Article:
A Brief History of Cambridge Skateboarding
When the first lockdown hit, creative projects were few and far between, with access to stories hard to come by. Having spent the first-week playing virtual quizzes with friends and drinking beers in the garden to pass the time, I needed a new project to get stuck into, so I got my old skateboard photos out of the loft that I shot as a teenager growing up in Cambridge.
The intention was to put together a collection of photos and post them to friends who were also reminiscing about old times. Before doing so I put a call out for any other photos from that era and the response was incredible. Long-time friend Joe Lewis felt an instant connection to the project and it became a collaboration, teaming up and dividing into different eras and generations. We attempted to get our hands on as many photos taken of the Cambridge skate scene over the span of 50 years and the concept for the complete Cambridge Skateboarding book was born.
As the second lockdown approached, we spent that winter tracking down the photos asking people to go into their lofts to pull out negatives, and for later generations to dust off old hard drives. What was gathered completely blew us away. Unearthing stories we had no idea existed, from a scene we thought we knew inside out. One thread led us to the next, as new characters and locations were revealed. With the help of newspaper archives, we eventually managed to piece together the full history of the scene from its birth in the 70’s right up to today.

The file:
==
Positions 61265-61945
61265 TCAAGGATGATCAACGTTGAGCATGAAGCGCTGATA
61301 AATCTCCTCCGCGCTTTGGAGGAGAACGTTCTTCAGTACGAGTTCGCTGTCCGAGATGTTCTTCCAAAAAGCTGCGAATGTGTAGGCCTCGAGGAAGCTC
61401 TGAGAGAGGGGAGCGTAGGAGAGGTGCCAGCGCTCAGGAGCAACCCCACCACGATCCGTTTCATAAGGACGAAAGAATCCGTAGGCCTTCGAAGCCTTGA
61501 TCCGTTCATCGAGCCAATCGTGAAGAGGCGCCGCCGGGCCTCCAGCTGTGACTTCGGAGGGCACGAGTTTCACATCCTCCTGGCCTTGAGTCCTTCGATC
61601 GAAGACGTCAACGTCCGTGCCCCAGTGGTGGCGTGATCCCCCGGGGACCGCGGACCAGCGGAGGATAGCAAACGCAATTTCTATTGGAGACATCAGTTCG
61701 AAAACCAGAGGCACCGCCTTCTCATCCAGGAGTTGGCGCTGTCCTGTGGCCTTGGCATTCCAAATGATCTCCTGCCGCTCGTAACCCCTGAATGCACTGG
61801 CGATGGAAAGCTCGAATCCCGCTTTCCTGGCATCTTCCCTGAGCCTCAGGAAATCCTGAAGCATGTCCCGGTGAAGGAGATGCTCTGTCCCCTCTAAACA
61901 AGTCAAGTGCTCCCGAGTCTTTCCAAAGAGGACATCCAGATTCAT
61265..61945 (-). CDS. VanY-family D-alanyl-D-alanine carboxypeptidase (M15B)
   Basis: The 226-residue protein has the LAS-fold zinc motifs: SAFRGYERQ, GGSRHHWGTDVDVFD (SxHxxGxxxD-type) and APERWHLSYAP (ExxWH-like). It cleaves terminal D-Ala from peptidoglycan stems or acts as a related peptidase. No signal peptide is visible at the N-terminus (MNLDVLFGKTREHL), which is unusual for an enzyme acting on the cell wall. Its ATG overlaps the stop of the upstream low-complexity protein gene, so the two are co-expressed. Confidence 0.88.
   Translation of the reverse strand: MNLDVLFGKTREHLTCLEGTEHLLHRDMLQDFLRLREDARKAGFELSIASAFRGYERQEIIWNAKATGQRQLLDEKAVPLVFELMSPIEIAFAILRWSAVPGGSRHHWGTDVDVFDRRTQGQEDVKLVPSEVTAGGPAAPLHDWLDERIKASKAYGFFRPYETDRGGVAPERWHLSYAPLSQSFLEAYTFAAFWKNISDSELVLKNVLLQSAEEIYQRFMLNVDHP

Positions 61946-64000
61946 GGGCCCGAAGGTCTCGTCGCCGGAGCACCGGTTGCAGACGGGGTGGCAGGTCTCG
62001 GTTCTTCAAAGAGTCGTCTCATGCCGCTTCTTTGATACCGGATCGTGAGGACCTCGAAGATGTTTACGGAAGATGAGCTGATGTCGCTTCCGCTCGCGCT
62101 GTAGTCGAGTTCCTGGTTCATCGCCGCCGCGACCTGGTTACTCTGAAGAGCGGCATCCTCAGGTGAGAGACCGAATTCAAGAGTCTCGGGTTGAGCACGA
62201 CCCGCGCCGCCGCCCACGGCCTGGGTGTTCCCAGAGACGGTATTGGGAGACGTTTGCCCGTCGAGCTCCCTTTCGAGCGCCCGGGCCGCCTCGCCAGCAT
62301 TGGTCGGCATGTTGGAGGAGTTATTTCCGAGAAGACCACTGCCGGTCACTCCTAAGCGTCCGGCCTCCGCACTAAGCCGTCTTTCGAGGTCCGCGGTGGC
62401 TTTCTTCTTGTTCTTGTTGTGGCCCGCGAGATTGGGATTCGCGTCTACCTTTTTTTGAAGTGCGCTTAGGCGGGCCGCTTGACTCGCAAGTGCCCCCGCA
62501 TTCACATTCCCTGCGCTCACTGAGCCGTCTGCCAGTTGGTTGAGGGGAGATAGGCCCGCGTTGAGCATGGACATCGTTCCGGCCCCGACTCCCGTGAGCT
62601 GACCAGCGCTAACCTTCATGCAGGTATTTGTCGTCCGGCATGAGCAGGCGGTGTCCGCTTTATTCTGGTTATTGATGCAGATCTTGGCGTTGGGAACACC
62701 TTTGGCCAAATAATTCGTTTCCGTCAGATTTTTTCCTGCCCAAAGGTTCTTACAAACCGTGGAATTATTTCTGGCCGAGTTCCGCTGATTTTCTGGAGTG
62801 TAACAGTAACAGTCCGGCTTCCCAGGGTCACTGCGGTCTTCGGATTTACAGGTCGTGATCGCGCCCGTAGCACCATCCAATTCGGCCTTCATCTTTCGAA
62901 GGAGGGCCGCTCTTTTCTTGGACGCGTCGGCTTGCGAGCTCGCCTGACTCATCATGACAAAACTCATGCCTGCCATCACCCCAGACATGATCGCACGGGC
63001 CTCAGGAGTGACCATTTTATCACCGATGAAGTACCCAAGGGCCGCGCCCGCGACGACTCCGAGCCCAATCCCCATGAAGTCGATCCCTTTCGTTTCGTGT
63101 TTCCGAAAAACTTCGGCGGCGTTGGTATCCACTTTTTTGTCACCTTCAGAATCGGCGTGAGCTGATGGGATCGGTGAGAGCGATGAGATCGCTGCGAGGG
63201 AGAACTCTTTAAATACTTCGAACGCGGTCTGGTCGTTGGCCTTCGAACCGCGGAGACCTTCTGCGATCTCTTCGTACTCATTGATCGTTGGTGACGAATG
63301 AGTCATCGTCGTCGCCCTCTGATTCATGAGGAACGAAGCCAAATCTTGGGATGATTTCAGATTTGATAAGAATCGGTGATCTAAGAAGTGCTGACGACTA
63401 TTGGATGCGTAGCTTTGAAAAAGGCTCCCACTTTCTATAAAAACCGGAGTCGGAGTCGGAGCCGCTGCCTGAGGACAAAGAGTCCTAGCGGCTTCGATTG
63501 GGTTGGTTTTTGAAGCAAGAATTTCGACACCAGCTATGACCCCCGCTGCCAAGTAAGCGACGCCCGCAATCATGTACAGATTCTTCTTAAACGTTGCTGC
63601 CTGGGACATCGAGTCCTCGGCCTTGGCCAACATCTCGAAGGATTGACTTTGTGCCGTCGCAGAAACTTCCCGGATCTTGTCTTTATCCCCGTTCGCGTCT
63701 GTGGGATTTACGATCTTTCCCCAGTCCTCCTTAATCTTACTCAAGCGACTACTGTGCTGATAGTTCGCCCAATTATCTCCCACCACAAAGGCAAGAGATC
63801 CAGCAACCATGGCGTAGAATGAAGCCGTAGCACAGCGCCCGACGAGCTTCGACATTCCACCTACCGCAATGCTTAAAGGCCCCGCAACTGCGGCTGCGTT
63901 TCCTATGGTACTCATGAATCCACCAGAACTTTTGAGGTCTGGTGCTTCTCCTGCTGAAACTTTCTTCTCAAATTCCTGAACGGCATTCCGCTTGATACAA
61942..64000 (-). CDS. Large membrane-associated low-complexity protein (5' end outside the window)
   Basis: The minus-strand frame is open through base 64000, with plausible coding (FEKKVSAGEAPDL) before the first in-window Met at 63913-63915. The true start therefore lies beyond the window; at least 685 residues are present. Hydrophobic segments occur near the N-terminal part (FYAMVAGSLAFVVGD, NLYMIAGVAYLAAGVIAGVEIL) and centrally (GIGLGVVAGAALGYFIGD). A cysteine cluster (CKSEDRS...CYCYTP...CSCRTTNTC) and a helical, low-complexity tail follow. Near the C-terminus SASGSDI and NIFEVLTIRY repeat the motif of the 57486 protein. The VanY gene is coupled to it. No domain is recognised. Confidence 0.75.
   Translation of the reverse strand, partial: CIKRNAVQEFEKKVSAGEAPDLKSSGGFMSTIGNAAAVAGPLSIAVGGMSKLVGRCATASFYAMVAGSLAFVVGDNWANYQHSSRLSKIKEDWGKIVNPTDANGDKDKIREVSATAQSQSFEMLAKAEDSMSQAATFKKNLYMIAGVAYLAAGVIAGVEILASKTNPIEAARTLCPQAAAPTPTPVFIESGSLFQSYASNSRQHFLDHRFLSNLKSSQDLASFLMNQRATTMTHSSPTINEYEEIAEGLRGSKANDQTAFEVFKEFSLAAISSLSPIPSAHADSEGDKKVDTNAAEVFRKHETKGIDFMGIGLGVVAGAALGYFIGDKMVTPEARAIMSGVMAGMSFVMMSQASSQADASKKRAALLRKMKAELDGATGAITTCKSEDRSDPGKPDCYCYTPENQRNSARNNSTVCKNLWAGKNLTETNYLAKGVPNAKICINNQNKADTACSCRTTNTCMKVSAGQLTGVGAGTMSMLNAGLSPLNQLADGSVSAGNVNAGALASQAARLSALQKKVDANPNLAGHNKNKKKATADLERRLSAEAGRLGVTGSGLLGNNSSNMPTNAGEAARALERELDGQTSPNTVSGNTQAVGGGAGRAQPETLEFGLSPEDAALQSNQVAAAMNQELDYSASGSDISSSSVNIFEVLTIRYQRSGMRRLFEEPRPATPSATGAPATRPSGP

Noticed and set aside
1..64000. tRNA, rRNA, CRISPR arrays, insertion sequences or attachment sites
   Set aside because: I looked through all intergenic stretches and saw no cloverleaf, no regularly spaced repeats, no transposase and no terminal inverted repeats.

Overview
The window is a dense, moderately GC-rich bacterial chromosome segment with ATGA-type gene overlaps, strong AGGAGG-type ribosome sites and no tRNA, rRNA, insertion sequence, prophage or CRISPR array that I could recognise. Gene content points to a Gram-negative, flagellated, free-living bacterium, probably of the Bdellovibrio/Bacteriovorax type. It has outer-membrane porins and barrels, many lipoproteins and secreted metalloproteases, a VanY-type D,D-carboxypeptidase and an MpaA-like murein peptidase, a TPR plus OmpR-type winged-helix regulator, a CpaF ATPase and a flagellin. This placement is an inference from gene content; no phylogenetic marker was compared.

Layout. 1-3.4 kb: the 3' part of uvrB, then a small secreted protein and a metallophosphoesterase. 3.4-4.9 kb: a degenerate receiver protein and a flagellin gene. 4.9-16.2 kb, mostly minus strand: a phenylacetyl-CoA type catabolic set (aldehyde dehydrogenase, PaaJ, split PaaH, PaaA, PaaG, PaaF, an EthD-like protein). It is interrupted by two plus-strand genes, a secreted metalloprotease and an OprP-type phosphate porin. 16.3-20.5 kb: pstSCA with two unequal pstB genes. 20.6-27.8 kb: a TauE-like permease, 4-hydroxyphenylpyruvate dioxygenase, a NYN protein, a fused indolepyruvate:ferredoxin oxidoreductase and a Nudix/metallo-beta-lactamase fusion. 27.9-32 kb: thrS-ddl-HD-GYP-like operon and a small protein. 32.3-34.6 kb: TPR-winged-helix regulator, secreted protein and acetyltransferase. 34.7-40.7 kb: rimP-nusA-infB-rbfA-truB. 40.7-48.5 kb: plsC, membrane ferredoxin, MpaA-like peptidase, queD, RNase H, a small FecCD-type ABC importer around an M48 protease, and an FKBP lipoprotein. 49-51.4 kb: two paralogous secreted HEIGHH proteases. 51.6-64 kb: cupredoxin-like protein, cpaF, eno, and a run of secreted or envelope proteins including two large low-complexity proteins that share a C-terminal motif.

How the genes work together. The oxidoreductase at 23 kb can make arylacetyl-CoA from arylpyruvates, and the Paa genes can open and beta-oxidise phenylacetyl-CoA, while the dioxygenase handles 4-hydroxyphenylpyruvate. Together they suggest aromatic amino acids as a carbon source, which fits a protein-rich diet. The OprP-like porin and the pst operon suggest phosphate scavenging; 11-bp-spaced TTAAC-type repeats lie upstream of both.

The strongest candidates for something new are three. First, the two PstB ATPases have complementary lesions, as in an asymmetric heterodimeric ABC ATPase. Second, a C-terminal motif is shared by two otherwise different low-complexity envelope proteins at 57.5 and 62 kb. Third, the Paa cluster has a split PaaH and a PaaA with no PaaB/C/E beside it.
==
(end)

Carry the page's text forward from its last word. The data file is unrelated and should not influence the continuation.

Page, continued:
For first-time authors, the entire process was a learning curve. For myself personally, the most enjoyable aspect of the project had a lot of similarities to building a documentary film – following leads and making contact with people from all walks of life and hearing their stories. One thing each conversation had in common was the initial reactions of contributors, starting the conversation bewildered and confused at the idea, and finishing the conversation by saying how much they have enjoyed reminiscing about “the best years of their life.”
This attitude helped motivate us to pursue the project and, once the research was done, it was all about bringing the book to life in the most visually interesting way. We called an old Cambridge friend and book designing powerhouse, Rory McCartney, who pieced the book together. Without Rory, the finished article would simply not have been possible.
The launch was held at Hot Numbers cafe on Saturday 16th July. It was a unique moment for Cambridge Skateboarding and had the feel of a school reunion but only with people you really wanted to see. Generations crossing over and exchanging stories with friends reunited, some of whom hadn’t seen each other in 40 years. It was a hugely satisfying occasion that felt like a celebration of a passion project that was years in the making.
The whole process was ultimately rewarding but also challenging. Writing a book was strangely always one of two life ambitions (alongside a hole in one in golf) so I am pleased to have achieved that goal. But now we are out of lockdown I think I will be sticking to films.Sim Higginson – Senior Creative (and unlikely Author)
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